A City Divided

Israel's long struggle to claim Jerusalem as its own is being challenged by religious polarization, fears of terrorism, and demographic trends

June 03, 2007|By John Murphy

Jerusalem -- Israel is marking the 40th anniversary of its capture of East Jerusalem and reunification of the city in the 1967 Arab-Israeli war with a year full of festivities. The Old City walls are dressed up with twinkling blue and white lights. Millions of dollars have been budgeted for parades, concerts, fireworks and other events celebrating Jerusalem's unity, including a group hug of the city's Jews, Christians and Muslims.

But this year, once again, Jerusalem's residents are left to wonder what the party is all about. More than reminding its citizens of how much they share, the anniversary exposes their city's growing polarization and the apparent futility of Israel's long effort to claim Jerusalem as its own.

Once known for its protective fortifications that have kept out invaders over the centuries, Jerusalem today is defined by a series of barriers and checkpoints that are dividing its citizens and creating new obstacles to peace. A recent poll found that 62 percent of Jerusalem's citizens don't think their city is united.

"Although we celebrate 40 years of unification, this is not a case of unification. This is a clear indication of two separate cities here in Jerusalem," said Shlomo Hasson, professor of geography at the Hebrew University of Jerusalem. "The separation manifests itself in separate commercial centers, separate transportation systems, separate cultural centers and very little social contact between Palestinians and Israelis."

Jerusalem has changed hands many times over the centuries, as it fell to Muslim, Christian and Jewish conquerors, and its status remains one of the most contentious and emotional issues blocking resolution of the Israeli-Palestinian conflict.

For Israelis, capturing the Old City and the holy sites of East Jerusalem in 1967 was the fulfillment of centuries of yearning to reclaim the city as the eternal and united capital of the Jewish people.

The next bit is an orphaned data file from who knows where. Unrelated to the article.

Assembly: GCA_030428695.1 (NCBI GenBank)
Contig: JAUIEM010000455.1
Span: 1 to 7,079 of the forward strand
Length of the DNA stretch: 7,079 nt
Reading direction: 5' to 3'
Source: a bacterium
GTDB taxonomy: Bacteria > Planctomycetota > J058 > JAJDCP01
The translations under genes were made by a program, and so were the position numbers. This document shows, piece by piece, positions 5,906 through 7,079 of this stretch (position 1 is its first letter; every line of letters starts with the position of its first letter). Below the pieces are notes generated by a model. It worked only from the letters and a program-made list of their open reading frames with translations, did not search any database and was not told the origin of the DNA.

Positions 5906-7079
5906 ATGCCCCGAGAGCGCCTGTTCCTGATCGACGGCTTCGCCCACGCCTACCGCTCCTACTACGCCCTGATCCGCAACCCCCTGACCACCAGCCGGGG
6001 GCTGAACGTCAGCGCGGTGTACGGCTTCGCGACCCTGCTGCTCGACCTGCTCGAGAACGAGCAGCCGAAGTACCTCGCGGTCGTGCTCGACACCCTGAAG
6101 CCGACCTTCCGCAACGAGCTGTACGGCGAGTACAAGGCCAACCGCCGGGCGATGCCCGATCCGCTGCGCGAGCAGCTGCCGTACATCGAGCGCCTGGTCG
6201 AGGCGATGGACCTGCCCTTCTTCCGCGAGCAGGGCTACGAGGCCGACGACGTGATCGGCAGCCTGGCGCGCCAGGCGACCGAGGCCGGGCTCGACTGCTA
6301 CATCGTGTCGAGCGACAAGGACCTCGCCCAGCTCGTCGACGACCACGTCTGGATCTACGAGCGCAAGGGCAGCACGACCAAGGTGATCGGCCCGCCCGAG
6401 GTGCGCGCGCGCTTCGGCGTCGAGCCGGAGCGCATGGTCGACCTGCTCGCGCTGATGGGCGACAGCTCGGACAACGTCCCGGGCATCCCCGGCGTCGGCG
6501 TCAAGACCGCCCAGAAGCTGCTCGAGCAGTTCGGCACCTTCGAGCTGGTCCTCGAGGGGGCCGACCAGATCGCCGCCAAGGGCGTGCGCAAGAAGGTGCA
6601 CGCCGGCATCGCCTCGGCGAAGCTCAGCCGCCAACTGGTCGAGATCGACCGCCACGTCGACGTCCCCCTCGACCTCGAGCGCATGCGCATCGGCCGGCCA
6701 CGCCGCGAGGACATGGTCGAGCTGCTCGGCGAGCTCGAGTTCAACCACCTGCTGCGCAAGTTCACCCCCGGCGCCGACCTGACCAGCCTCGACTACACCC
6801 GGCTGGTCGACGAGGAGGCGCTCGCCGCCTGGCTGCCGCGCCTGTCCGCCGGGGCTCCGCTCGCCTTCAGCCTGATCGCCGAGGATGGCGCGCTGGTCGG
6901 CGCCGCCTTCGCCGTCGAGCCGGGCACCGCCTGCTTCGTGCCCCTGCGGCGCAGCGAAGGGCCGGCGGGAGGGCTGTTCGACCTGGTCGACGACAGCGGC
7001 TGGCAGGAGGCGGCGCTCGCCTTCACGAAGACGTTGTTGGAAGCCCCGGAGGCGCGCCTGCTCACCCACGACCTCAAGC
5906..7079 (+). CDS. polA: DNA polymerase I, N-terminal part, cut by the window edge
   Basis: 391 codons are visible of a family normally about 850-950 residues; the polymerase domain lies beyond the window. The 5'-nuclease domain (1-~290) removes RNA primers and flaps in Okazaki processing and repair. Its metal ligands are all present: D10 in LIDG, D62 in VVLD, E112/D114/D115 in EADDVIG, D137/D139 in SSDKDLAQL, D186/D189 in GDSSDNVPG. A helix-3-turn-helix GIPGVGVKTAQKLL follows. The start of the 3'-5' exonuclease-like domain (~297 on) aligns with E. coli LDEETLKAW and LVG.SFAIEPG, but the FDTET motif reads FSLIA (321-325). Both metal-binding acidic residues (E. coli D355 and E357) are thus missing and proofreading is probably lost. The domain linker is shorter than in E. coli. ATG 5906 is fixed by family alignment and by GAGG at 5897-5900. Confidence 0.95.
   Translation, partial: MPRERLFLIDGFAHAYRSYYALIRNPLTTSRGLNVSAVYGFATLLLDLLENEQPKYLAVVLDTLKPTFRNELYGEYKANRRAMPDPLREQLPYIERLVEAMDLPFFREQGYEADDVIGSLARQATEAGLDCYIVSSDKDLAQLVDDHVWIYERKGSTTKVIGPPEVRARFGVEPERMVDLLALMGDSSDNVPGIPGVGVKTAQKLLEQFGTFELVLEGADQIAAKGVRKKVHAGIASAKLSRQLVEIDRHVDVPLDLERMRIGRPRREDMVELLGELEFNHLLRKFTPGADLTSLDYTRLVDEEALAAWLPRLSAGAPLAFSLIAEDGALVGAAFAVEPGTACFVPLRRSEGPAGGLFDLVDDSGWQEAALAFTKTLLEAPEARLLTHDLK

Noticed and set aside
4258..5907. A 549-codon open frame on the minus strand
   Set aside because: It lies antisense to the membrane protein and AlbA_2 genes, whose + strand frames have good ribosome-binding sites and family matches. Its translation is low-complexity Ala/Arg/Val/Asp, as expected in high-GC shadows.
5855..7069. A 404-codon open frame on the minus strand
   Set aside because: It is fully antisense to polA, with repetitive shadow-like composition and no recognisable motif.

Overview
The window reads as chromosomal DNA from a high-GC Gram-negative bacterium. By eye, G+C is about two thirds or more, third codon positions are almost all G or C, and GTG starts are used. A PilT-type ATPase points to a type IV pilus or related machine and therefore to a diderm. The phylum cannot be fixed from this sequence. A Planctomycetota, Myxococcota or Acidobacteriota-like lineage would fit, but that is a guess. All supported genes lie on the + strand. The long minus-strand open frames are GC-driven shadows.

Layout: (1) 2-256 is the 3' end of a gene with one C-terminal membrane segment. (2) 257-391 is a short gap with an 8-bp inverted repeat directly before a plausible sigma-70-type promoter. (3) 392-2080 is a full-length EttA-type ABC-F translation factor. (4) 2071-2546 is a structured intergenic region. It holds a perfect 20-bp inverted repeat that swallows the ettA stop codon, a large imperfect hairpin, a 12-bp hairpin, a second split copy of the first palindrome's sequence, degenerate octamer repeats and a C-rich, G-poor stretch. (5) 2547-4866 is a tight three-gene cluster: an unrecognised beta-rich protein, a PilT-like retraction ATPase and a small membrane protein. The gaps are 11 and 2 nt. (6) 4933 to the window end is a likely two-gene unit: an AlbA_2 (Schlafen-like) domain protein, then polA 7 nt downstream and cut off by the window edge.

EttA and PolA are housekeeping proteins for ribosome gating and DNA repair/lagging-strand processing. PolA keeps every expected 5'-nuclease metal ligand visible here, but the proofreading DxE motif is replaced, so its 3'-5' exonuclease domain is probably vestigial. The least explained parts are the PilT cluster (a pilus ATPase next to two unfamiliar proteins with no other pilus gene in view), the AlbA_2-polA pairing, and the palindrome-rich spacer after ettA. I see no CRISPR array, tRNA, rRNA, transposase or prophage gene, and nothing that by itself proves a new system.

But the past 40 years did not erase the Palestinians' claims to Jerusalem - a center for commerce and culture for the West Bank and the site of the third holiest site in Islam - as the rightful capital of their future state.

Seeking to tighten its grip on Jerusalem, Israel has aggressively expanded the city's Jewish population and curbed the growth of Arab neighborhoods during the last 40 years. But the latest statistics show that Israel is waging a losing demographic battle. Palestinian population growth outpaces that of their Jewish neighbors by about 1 percentage point each year. Jewish residents, meanwhile, are fleeing their capital at a rate of 6,300 per year in search of lower housing prices, jobs and often a more secular lifestyle.

In 1967, when Israel annexed Jordanian-controlled East Jerusalem and nearby Arab villages, quadrupling the size of the city, 74 percent of the population of 266,000 was Jewish and 26 percent Arab. Forty years later, the city has grown to 732,100 people and the Jewish majority has dwindled to 66 percent and the Arab population has increased to 34 percent, according to a new report by the Jerusalem Institute for Israel Studies.

According to one study, if Jerusalem's borders remain unchanged, the proportion of Jews would decline to 60 percent of the population by 2020. Within 25 years, another study predicted, the Arab-Jewish population will be evenly split.

Kicking off the celebrations last month, the mayor of Jerusalem struck a divisive note when he fretted publicly over the demographic threat posed by his Arab constituents.

"Jerusalem could, God forbid, end up not under Jewish sovereignty, but rather that of Hamas," Mayor Uri Lupolianski told Israel's prime minister, according to the Israeli press.

He warned that the Islamic militant group that was responsible for scores of bombing attacks in Israel and which won Palestinian elections last year could take over the city without firing a shot.

"We need a plan, and not crumbs, so that Jerusalem will remain Israel's capital forever," he said.

As demographic forces reshape the city, so do security concerns. During the second intifada, or Palestinian uprising, Jerusalem bore the brunt of the violence, with 171 people killed in 38 suicide bombings. Seeking to defend itself from attacks, in 2002 Israel started constructing a separation barrier dividing the West Bank from Israel.

While the stated purpose of the barrier is security, it also serves Israel's demographic and political goals. The serpentine path of the barrier cuts off sections of the city's northern neighborhoods, walling out some 55,000 Jerusalem residents, or about one-quarter of the city's Palestinian population, according to Ir Amin, a nonpartisan organization dedicated to finding a joint agreement on the future of Jerusalem.

The barrier's path separates families and cuts off students from their schools, workers from their jobs and Muslim worshipers in the West Bank from Jerusalem's holy sites.

Baltimore Sun Articles
|
|
|
Please note the green-lined linked article text has been applied commercially without any involvement from our newsroom editors, reporters or any other editorial staff.